Ben’s Walter works in the lower photographic departments of Life magazine in New York. His everyday life is so dull that he often daydreams or ‘vagues out’, and we see many of his early heroic fantasies in wryly amusing detail.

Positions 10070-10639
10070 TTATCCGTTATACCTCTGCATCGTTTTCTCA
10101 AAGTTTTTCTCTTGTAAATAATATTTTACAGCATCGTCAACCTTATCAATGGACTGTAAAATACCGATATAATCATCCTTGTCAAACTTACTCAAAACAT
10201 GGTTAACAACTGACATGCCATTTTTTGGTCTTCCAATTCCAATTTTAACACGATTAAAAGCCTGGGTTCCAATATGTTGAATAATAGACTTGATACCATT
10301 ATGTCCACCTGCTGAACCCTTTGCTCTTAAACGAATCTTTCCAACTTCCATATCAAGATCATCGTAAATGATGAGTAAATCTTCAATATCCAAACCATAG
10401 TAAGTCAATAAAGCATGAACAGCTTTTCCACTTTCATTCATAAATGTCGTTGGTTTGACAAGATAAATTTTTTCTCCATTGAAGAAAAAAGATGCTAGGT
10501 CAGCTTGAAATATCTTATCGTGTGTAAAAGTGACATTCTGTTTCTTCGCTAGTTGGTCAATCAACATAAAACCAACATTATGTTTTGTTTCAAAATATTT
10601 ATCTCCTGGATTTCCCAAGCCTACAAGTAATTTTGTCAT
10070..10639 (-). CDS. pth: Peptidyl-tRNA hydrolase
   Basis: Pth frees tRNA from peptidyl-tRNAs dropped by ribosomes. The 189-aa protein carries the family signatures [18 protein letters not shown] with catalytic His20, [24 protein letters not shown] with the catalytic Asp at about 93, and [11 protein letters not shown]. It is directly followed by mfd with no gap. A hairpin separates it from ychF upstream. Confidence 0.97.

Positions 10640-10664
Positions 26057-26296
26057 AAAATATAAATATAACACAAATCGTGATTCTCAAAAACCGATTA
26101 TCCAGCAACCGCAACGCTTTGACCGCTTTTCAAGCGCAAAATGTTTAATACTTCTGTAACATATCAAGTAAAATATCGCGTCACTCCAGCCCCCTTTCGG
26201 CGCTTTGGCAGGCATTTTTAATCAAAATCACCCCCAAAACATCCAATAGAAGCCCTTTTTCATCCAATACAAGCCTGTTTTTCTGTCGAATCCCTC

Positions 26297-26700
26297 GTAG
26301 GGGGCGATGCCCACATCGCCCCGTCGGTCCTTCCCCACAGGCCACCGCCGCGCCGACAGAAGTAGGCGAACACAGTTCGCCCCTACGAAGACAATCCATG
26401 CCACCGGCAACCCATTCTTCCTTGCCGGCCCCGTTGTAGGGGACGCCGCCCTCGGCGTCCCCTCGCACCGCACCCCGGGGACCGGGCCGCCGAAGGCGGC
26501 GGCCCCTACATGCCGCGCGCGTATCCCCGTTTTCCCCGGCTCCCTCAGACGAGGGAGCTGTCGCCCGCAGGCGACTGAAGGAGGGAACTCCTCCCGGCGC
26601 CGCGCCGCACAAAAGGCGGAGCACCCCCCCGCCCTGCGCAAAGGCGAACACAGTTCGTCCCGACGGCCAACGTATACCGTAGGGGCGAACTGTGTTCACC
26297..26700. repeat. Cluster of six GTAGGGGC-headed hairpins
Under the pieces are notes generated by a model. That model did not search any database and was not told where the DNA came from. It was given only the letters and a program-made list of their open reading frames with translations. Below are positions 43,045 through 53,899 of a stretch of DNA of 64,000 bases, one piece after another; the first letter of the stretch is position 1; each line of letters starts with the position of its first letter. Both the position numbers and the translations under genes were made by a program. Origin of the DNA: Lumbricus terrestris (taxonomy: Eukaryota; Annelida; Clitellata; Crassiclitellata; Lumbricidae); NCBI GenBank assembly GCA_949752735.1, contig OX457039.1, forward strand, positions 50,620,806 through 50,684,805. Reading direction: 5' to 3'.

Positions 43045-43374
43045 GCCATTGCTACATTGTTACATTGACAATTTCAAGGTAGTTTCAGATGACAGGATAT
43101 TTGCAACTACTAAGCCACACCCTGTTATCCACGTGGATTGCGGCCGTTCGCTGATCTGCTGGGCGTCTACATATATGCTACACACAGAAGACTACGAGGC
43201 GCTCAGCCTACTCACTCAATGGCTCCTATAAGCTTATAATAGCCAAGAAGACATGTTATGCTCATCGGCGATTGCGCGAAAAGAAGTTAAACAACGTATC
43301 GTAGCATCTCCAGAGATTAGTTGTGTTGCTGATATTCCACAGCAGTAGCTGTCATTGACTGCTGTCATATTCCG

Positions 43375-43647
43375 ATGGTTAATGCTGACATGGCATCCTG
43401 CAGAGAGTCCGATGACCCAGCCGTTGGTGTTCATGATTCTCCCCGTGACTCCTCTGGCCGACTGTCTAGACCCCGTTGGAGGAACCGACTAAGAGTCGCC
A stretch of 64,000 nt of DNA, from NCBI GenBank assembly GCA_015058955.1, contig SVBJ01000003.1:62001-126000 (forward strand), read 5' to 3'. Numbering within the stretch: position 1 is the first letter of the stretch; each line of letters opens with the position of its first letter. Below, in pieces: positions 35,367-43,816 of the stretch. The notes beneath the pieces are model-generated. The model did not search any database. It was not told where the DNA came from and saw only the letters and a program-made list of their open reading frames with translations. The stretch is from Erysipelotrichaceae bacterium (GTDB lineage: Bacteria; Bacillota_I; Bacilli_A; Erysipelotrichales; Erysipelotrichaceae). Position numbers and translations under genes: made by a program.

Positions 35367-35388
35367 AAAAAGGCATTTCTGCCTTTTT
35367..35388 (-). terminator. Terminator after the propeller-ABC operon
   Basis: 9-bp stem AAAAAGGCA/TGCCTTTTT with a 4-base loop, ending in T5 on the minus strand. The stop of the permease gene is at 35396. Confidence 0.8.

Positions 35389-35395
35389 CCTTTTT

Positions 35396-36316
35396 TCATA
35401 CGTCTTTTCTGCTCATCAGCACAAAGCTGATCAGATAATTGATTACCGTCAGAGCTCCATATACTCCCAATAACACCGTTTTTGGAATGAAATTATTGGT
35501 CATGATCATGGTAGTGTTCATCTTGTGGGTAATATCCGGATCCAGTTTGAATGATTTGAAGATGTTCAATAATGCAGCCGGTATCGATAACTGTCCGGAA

This longtime-coming effort from producer/director/star Ben Stiller hasn’t got much to do with the 1947 film of the same name toplining Danny Kaye (which itself wasn’t at all like James Thurber’s original short story from 1939), and instead of offering a comedic tale of the power of dreams, tries for something deeper and more yearning. Ben’s Walter works in the lower photographic departments of Life magazine in New York. His everyday life is so dull that he often daydreams or ‘vagues out’, and we see many of his early heroic fantasies in wryly amusing detail. When the mag prepares for its final ever issue before everything goes online, meek Walter falls for sweet colleague Cheryl (Kristen Wiig), makes a powerful enemy in a dickhead downsizer (Adam Scott) and misplaces an old-fashioned slide intended for the front cover sent by legendary photographer Sean O’Connell (Sean Penn) and all of these factors combine to force Walter to take a chance and jet off to Greenland, Iceland and beyond to track Sean down. While this should theoretically become goofier (and maybe grosser) with each plot twist, Stiller’s pic proves unusually thoughtful and even melancholic at times, with Walter supplied a whole sad backstory about why he gave up his dreams (of travelling the world and having fabulous adventures) which he didn’t really need, as we know all too well why he squashed them in favour of a boring job: fate and the wicked world got in his way. With the star actually in exotic spots (rather than superimposed in via CGI, or with Alaska ﬁlling in for Iceland), nice use of music (with David Bowie’s Space Oddity used as a song about courage and daring rather than one about drugs and death), appealing playing (even Shirley MacLaine underacts as Walter’s Mom) and Stiller himself using his curious charisma to winning effect, this is surprisingly nowhere near the Hollywood nightmare you might be thinking (or fearing). Rated PG. Opens December 26